On the other hand, Mr. Edmond contends that Mr. Wilson breached a duty of reasonable care by attempting to make a left turn across multiple lanes of a busy highway when it was unsafe to do so, thereby obstructing the favored roadway. Mr. Edmond asserts that the evidence adduced at trial fails to establish that he should have noticed the trailer in time to avoid the accident. Mr. Edmond avers that despite his eye problems, he had driven the exact same route for over twenty-five years without incident, and he had not been involved in a motor vehicle accident since his early twenties, roughly forty years prior to trial. Accordingly, Mr. Edmond concludes that the jury's fault apportionment was not clearly wrong.

It is well settled that we must give great deference to the allocation of fault as determined by the trier of fact. Fontenot v. Patterson Ins., 09-0669 (La. 10/20/09), 23 So.3d 259, 274. The allocation

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of fault is within the sound discretion of the trier of fact and will not be disturbed on appeal in the absence of manifest error. Great West Cas. Co. v. State ex rel. Dept. of Transp. and Development, 06-1776 (La.App. 1 Cir. 3/28/07), 960 So.2d 973, 977-78, writ denied, 07-1227 (La. 9/14/07), 963 So.2d 1005. If the jury's findings are reasonable after reviewing the record, we cannot reverse those findings even if we may have decided differently had we been sitting as the trier of fact. Rosell v. ESCO, 549 So.2d 840, 844 (La. 1989).

Comparative negligence is determined by the reasonableness of the party's behavior under the circumstances. Smith v. Jack Dyer & Associates, Inc., 633 So.2d 694, 699 (La.App. 1 Cir. 1993). As to the allocation of fault, the trier of fact is bound to consider the nature of each party's wrongful conduct and [2014 1509 La.App. 1 Cir. 7] the extent of the causal relationship between that conduct and the damages claimed. Watson State Farm Fire and Cas. Ins. Co., 469 So.2d 967, 974 (La. 1985). In assessing the nature of the conduct of the parties, various factors may influence the degree of fault assigned, including: (1) whether the conduct resulted from inadvertence or involved an awareness of the danger; (2) how great a risk was created by the conduct; (3) the significance of what was sought by the conduct; (4) the capacities of the actor, whether superior or inferior; and (5) any extenuating circumstances which might require the actor to proceed in haste, without proper thought. Watson, 469 So.2d at 974.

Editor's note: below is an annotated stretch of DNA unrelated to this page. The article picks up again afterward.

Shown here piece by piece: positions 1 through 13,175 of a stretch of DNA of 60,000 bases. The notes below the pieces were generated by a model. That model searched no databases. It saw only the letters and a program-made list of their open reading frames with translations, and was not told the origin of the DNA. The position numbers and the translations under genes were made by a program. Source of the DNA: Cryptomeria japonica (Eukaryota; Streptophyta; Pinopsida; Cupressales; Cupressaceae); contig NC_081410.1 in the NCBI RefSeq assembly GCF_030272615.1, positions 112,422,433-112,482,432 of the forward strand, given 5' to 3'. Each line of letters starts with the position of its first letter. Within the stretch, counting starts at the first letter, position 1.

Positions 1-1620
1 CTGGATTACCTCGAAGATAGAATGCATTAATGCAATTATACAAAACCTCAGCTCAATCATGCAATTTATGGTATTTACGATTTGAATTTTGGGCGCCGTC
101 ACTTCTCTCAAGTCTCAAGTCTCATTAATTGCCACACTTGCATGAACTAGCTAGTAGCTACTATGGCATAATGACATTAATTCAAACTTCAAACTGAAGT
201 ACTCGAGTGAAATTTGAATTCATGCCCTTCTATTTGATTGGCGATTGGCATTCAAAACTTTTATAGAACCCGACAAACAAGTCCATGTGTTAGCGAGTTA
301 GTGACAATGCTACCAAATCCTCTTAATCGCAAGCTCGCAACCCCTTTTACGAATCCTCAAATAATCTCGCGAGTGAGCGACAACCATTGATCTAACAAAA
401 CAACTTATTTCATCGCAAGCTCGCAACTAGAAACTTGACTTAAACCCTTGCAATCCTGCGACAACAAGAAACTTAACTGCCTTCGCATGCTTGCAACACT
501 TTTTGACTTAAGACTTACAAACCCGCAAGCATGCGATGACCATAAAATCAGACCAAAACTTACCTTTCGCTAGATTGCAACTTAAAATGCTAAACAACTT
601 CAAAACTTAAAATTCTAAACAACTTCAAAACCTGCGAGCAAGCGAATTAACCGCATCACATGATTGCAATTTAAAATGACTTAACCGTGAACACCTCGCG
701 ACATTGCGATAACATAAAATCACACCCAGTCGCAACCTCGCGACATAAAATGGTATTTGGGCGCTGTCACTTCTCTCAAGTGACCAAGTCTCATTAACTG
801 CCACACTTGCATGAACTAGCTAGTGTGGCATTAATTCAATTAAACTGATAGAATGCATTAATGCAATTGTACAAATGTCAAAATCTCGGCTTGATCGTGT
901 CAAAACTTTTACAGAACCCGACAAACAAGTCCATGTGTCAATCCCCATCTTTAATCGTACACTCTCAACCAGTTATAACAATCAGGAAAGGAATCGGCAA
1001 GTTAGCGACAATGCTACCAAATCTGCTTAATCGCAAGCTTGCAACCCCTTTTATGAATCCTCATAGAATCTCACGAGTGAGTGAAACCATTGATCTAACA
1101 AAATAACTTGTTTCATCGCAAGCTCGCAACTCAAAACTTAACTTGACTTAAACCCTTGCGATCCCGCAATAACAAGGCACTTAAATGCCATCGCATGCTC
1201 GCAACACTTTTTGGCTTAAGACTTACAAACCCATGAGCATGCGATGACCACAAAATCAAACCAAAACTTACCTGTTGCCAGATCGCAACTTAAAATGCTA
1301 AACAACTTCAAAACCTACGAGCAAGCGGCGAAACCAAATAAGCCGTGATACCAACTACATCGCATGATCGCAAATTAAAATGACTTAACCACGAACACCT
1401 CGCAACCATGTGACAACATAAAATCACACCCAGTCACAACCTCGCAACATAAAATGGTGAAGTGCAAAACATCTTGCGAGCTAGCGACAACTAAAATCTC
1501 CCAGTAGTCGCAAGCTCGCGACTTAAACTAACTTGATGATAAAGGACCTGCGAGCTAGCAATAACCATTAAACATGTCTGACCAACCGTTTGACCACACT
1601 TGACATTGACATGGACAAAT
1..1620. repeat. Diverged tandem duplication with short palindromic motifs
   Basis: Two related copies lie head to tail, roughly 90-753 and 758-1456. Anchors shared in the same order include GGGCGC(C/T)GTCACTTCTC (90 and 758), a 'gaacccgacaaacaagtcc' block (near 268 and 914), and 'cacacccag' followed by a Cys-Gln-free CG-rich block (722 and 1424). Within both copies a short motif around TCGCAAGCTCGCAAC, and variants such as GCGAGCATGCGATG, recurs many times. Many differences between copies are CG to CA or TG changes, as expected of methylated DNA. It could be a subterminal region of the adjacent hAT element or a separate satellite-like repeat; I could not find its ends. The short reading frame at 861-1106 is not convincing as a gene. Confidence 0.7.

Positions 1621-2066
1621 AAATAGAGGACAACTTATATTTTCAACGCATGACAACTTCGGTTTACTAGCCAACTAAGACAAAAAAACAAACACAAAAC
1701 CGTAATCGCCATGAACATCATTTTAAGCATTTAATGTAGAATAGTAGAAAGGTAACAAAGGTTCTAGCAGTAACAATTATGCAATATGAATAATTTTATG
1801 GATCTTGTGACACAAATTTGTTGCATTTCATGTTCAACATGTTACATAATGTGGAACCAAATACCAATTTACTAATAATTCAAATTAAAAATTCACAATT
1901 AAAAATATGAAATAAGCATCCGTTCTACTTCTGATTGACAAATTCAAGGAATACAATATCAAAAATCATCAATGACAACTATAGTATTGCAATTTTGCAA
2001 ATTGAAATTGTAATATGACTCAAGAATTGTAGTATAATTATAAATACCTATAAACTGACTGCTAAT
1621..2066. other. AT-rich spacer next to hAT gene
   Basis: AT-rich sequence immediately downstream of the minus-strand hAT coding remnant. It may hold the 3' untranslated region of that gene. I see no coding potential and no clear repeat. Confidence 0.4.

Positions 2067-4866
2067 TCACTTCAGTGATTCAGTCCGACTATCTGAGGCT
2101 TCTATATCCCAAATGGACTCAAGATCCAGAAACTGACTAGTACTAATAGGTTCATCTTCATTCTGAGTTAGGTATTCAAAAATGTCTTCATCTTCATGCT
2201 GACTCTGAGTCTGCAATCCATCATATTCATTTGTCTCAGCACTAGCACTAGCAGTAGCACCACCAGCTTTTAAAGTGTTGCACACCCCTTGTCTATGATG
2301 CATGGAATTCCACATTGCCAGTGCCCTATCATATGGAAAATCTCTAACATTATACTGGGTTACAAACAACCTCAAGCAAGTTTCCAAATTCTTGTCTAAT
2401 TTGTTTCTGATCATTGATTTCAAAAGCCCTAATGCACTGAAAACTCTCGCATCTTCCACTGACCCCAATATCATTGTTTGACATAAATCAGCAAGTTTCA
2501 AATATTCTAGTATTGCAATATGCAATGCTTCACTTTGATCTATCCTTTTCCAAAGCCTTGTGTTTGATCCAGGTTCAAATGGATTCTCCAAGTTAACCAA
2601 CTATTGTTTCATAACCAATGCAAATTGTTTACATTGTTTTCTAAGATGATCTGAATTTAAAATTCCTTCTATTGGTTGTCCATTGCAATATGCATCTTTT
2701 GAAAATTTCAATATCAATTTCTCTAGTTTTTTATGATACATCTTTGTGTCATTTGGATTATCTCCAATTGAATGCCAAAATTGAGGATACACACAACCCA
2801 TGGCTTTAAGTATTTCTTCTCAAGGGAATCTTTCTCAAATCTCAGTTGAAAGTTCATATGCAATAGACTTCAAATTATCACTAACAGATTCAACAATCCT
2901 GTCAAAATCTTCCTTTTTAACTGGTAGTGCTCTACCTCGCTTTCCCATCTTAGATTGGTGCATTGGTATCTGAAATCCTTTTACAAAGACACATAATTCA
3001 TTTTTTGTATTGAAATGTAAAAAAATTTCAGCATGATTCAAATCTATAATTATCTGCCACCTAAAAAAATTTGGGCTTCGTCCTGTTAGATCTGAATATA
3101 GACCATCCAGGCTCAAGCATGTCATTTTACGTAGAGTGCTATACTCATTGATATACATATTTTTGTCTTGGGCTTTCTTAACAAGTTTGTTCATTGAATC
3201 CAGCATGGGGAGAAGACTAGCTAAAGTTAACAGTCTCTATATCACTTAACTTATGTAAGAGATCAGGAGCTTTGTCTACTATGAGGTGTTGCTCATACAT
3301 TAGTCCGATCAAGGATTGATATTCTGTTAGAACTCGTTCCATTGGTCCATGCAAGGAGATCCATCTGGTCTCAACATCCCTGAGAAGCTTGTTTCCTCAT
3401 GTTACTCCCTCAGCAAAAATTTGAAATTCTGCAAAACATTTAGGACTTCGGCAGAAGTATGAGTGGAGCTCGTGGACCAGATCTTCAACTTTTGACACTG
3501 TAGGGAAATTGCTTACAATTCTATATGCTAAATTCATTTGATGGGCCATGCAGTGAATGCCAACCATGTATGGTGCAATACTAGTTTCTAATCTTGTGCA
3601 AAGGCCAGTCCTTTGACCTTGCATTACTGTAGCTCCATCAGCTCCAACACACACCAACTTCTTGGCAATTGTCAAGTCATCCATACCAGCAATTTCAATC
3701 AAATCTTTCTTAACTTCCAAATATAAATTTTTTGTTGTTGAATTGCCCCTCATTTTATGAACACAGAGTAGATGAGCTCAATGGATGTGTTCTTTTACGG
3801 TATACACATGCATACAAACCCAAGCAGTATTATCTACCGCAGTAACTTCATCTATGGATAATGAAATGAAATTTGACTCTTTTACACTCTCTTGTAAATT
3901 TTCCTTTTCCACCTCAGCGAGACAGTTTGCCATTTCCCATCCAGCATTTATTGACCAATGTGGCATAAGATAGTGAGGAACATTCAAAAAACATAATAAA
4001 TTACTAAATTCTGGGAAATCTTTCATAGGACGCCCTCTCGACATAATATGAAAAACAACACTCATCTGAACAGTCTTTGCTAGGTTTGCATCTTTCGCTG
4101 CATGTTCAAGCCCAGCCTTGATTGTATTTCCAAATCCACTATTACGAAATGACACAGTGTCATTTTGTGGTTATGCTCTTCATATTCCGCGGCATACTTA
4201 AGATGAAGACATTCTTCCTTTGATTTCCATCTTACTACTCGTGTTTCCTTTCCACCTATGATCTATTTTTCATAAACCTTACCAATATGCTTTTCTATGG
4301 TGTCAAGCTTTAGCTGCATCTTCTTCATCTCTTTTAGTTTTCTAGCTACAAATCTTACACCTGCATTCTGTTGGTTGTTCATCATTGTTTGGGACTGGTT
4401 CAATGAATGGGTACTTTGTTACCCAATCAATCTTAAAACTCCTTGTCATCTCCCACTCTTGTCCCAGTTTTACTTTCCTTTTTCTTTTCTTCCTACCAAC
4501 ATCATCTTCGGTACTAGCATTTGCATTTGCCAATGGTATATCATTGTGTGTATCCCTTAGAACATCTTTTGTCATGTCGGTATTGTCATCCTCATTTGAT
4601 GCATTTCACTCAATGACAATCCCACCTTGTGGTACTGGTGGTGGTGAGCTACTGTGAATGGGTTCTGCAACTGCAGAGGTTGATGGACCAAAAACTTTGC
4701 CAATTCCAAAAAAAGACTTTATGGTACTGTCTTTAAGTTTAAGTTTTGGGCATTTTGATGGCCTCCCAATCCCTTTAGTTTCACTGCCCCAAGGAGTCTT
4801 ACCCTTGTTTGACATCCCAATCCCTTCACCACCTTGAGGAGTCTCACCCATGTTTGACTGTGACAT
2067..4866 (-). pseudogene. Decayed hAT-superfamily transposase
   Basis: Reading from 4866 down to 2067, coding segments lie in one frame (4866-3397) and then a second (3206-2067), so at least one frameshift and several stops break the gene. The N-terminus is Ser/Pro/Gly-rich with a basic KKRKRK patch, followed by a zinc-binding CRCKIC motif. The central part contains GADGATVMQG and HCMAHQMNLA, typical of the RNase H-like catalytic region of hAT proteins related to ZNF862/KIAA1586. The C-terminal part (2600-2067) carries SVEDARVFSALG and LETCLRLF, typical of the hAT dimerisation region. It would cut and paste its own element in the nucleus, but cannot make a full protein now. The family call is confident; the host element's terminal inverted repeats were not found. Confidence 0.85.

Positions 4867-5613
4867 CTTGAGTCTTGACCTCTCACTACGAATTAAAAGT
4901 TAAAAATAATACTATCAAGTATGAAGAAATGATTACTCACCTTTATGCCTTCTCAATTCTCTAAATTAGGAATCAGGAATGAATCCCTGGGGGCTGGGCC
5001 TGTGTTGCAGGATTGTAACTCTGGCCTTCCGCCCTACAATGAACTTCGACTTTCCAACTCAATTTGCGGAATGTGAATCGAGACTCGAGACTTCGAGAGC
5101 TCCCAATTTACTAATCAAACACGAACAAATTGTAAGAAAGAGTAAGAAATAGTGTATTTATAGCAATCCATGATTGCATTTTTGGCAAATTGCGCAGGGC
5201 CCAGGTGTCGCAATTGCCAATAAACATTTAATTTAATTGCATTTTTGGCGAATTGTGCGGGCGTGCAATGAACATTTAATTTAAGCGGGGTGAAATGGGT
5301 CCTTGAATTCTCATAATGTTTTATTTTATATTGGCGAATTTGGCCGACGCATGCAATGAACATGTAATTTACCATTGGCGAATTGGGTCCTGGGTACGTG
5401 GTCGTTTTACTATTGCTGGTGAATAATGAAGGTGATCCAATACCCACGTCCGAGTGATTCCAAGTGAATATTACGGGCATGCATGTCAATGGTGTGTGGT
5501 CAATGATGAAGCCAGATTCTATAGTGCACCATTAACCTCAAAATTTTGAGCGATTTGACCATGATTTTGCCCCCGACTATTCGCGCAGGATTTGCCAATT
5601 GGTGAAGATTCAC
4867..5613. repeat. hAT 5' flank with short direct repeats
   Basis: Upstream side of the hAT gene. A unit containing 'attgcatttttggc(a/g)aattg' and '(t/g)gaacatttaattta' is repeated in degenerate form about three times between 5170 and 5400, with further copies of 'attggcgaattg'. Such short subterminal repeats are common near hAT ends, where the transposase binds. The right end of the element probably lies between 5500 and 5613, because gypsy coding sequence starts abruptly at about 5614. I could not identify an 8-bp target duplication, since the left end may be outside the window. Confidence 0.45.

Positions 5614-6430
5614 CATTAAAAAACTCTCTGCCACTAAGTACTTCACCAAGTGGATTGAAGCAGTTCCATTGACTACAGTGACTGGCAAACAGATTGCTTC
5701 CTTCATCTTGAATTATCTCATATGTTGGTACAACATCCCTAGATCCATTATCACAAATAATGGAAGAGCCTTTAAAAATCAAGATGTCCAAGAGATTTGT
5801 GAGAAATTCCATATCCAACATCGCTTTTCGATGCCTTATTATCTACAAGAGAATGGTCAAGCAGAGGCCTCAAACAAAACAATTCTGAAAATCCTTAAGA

All motorists owe a general duty to observe what should be observed. Mart v. Hill, 505 So.2d 1120, 1123 (La.1987). Additional duties arise depending on the motorist's movements on the roadway in relation to other vehicles. Relevant hereto are the duties and presumptions associated with a motorist entering a highway and a driver on a favored street toward an intruding motorist.